In which we reveal the cover for the next short story in our 2018 Awakenings series, The Girl with the Frozen Heart by Y.M. Pang! Behold the smugglerific cover: About the Story A girl lies bleeding in the snow; an arrow piercing her heart. A god takes pity on her and saves her life, the only way he knows how. The girl is taken in by a nearby village, her memories and past completely erased. Telzo, the blacksmith’s apprentice, is drawn to her and soon enough begins to fall in love with her. He allows himself to hope that one day she might feel something for him in return–but is that the right thing to hope for? The Girl with the Frozen Heart is a tale of a different kind of Awakening—one with heart-wrenching consequences. A Word From Your Friendly Neighborhood Editors (and Book Smugglers) Sometimes, an Awakenings story is about magical schools or aliens. Sometimes, however, it can take the form of a star-crossed romance–and when we read Y.M. Pang’s story, we had to have it. A quiet historical fantasy setting combines with a lonely, awkward blacksmith and a lonely, aloof outsider to weave a story of first love […]
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Women To Read is a monthly column from A.C. Wise highlighting female authors of speculative fiction and recommending a starting place for their work. Welcome to another Women to Read! This time around, I have two novels and two short stories to add to your summer reading list. Pull up a beach blanket or a porch swing, pour yourself a cool drink, and dive in. Is it really possible I’ve never recommended Maria Dahvana Headley’s work in all my years writing this series? I adore her writing, so assumed I’d covered it, but it seems I have not. Time to rectify that! Maria Dahvana Headley is a multiply-award-nominated, best-selling author. There are many starting places I could recommend, but my choice is her latest novel, The Mere Wife which–as of this writing–may well be my favorite. The simplest description of The Mere Wife is that it is a modern re-imagining of the legend of Beowulf, focused primarily on the women by expanding and exploring their roles. Through the lens of the legend, Headley delivers a powerful story about what happens to veterans when they come home from war; about different kinds of love and how they can uplift you or […]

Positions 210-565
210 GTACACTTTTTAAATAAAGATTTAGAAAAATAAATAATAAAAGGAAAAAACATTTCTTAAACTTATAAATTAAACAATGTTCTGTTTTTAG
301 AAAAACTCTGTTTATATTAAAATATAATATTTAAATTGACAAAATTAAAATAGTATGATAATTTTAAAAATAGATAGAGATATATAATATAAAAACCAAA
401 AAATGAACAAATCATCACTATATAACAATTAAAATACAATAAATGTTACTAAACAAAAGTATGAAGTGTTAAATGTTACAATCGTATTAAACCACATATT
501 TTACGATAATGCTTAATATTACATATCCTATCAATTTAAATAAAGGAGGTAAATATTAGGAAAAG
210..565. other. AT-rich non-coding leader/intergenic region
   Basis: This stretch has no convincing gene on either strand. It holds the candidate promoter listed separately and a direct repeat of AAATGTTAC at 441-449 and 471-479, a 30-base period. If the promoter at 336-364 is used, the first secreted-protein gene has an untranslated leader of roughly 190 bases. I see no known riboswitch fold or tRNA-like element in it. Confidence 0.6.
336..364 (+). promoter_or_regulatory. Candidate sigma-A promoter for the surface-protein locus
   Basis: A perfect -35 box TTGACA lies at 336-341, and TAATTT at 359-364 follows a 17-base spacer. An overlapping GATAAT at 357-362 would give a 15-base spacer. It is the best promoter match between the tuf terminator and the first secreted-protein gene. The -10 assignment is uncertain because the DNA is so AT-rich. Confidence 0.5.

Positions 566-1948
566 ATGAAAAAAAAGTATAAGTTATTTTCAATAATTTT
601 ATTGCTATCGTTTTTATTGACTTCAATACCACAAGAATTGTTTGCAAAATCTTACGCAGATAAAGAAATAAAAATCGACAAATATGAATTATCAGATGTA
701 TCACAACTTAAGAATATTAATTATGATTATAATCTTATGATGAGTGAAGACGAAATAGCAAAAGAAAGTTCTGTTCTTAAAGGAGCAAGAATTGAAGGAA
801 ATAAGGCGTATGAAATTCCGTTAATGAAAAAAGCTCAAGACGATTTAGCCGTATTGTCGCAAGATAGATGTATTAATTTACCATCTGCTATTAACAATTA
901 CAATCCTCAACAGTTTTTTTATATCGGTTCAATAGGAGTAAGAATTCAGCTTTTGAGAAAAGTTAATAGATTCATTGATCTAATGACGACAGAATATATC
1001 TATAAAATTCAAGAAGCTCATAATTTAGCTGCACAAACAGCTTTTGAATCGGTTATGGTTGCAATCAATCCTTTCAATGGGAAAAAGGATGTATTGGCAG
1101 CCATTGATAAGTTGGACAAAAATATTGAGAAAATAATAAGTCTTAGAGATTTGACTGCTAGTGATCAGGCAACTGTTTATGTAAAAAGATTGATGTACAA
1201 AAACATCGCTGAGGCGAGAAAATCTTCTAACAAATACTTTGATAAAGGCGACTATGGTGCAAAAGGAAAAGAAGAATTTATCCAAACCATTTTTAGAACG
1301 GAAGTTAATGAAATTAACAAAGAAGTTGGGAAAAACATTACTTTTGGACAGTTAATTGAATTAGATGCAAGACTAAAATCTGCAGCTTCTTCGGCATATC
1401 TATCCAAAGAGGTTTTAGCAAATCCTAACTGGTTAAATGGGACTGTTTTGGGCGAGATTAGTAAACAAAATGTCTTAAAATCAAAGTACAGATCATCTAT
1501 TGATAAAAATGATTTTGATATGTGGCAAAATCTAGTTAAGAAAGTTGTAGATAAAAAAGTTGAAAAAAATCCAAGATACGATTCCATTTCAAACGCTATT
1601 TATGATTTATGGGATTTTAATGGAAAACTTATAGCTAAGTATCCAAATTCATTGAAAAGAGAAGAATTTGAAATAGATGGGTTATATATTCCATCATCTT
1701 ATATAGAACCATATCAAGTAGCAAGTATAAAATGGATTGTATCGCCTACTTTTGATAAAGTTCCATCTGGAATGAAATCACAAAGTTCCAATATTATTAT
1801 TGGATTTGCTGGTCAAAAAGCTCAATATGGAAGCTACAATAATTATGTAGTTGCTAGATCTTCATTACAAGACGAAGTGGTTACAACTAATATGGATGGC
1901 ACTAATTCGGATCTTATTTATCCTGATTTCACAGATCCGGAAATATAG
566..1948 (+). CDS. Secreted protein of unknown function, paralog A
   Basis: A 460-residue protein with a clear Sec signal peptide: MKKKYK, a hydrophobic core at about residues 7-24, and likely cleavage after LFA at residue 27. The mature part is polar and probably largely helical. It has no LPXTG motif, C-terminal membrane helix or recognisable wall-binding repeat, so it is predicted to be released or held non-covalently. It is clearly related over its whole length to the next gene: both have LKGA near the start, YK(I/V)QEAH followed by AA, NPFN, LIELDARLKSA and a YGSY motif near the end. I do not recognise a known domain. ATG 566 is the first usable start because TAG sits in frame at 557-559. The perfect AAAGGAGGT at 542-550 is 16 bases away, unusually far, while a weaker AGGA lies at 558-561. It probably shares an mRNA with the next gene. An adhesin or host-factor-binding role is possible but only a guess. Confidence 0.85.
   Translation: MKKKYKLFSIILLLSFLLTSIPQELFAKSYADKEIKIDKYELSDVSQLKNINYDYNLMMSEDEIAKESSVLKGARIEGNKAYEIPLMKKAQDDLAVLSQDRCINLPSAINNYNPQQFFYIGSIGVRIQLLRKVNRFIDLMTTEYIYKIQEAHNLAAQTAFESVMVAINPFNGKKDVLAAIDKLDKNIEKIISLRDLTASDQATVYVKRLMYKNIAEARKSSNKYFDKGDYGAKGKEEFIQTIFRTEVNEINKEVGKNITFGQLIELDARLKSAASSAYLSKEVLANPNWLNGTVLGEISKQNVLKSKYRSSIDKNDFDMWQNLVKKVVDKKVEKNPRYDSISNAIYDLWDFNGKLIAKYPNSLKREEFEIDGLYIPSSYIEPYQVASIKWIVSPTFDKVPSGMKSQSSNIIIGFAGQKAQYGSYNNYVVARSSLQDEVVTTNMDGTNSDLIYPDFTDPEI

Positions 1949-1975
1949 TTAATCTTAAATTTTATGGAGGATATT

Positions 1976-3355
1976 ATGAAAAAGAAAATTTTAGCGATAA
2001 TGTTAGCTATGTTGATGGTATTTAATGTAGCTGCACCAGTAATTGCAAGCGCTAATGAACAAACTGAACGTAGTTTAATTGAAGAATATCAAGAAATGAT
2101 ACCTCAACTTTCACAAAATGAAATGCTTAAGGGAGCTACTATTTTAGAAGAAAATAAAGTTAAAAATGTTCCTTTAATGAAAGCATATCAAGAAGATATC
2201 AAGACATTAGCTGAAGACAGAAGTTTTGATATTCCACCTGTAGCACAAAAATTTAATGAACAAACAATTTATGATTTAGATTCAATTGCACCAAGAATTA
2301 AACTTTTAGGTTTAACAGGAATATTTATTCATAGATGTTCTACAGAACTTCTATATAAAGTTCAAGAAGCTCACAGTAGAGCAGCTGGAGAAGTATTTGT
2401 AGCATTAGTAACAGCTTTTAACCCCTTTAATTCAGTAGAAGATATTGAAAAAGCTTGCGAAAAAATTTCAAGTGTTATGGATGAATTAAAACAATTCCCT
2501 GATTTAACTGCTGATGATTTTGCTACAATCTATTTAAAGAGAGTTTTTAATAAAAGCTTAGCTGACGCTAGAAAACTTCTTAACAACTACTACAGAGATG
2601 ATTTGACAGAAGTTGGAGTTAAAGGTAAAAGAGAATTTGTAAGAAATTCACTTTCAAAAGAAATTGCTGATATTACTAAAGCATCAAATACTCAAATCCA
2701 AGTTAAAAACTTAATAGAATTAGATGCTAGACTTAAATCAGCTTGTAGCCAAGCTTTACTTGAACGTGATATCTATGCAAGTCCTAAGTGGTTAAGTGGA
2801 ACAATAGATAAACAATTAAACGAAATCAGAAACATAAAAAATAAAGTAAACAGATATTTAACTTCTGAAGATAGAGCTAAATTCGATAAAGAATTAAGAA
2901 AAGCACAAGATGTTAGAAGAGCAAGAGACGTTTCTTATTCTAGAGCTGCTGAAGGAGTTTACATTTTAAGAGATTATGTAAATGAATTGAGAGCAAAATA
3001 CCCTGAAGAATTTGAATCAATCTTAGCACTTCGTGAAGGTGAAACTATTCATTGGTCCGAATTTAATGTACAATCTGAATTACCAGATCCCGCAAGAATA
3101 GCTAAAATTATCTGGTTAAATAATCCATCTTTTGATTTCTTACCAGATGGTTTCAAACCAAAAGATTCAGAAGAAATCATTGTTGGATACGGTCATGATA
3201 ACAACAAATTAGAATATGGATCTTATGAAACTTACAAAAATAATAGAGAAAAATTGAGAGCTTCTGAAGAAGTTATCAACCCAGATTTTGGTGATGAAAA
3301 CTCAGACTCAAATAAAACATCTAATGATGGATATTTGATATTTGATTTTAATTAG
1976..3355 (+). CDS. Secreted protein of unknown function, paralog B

“Inspirations and Influences” is a series of articles in which we invite authors to write guest posts talking about their Inspirations and Influences. In this feature, we invite writers to talk about their new books, older titles, and their writing overall. A few days ago we released Accelerants by Lena Wilson, a fantastic new novella in our Novella Initiative. We are delighted to host the author here today talking about the Inspirations and Influences behind it. When I first wrote Accelerants in my Smith College dorm room during the sweltering summer of 2014, I had just finished an intensive round of exposure therapy for my phobia of vomiting. The experience, though ultimately helpful, was (and still is) one of the strangest of my life—a kind of measured torture that led a crooked path to healing through hurt. Here’s an excerpt from my journal at the time: I had a weird, existential moment leaving the hospital for the second time that day—but in a good way. I thought about how the dude next to me on his laptop at Starbucks had no idea that the girl sitting next to him was going through a very intense and special therapy, or that […]